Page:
Personal observations about a fine station...
The station produced the national broadcasts of The Philadelphia Orchestra. Magnetic Recorder Reproducting Company made
the recordings. Jim Keeler, produced and hosted the series heard Sunday afternoons. In fact once assistant conductor William
Smith called saying he and Mr ORMANDY were listening to the broadcast in their office and wish the `stay level` monitor on
the broadcast line could be turned off...as it sucked up all the quiet passages, which they found annoying.
In the late 1960's both AM and FM simulcasted and carried programs of NBC Radio. If the NBC program was dropped the commercial
matter had to be recorded and broadcast with in the hour. Frequently a fully sponsored program such as a sporting event was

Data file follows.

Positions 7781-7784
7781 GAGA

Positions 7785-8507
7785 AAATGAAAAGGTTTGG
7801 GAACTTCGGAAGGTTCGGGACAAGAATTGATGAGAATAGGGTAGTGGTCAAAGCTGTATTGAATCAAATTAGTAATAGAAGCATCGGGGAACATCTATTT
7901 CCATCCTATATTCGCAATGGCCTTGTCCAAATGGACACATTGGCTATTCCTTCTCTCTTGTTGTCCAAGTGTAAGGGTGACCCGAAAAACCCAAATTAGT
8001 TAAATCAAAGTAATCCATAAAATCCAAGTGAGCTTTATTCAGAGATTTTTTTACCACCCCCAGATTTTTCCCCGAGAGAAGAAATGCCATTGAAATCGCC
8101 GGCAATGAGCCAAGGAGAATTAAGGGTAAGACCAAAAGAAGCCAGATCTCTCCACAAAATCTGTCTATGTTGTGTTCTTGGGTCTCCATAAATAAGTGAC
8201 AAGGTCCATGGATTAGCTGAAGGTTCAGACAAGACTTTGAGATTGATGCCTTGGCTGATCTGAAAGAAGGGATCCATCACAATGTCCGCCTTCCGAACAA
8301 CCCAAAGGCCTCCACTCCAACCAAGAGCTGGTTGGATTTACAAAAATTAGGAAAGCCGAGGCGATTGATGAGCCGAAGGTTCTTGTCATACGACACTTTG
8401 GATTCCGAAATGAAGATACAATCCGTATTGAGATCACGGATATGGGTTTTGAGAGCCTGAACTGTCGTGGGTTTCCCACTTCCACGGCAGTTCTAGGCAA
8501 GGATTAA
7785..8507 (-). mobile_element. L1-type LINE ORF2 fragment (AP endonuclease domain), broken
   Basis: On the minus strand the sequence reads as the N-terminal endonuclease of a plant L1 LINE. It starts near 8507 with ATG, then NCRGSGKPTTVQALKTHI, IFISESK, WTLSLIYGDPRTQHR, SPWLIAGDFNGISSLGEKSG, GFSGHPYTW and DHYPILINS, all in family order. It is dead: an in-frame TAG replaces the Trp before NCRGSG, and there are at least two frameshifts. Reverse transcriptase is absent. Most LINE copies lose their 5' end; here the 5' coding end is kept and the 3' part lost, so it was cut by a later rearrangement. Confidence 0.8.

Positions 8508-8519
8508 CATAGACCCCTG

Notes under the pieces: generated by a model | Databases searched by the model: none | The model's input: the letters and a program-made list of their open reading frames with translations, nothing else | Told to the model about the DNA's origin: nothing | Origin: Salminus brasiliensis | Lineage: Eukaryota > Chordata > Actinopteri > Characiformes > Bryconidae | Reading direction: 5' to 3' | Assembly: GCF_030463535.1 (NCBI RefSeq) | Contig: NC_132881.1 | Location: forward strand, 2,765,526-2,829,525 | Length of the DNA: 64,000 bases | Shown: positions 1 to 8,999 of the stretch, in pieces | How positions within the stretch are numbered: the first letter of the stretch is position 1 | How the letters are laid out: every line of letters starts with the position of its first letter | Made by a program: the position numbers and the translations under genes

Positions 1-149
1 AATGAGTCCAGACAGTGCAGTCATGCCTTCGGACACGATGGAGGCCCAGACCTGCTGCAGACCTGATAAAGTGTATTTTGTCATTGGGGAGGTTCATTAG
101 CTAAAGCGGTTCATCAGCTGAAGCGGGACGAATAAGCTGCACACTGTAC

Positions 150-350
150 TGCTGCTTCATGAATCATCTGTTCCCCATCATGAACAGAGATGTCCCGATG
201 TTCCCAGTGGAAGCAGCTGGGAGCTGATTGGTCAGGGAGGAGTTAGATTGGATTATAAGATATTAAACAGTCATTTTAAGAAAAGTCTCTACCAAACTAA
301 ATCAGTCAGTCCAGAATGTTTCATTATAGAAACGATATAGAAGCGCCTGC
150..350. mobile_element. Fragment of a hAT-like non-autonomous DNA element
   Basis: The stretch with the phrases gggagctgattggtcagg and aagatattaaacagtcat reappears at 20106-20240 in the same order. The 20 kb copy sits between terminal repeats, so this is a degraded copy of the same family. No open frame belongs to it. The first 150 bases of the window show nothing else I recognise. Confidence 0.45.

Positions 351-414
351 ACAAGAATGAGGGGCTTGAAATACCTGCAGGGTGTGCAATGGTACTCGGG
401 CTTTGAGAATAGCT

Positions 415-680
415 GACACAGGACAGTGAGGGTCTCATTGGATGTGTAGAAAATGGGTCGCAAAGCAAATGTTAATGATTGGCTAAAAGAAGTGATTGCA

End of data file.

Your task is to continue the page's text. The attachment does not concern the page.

not aired but resulted in an hour of short musical selections with frequent and many times the same commercials repeated over
and over. Listener reaction was understandably quite negative. There is a website indicating WFLN-AM 900kc went on the air
in the late 1950's. I believe this was a few years later.
DELAWARE VALLEY radio listeners of the 1950's may recall hearing the voice
of AL BARCLAY for many years on WJBR out of Wilmington, Del. As a youngster living in Drexel
Hill, Pa A. Campbell recalls hearing him there then on WFLN where he worked for the rest of his life. He said he used the
name BARCLAY, as his real name, BRESSLER, was too German for post WWII listeners.
Station engineer TOM MOYER was a technical wizard and fanatic about new trends in broadcasting, stereo, microphones and
transmissions. Frequently in the studio there would be a new turntable, stylus, cartridge or technical gizzmo he was testing
for some electronic company.
In the early days you could hear two voices on each shift. Daytime announcer would read news live and record a reel to
reel of commercials, ids and music announcements for use by evening announcer. At night the live announcer woulds read news
and play taped liners of daytime announcer. He would record a liner tape for use the next day by daytime announcer. Thus there
were two distinct WFLN announcer voices on duty all the time.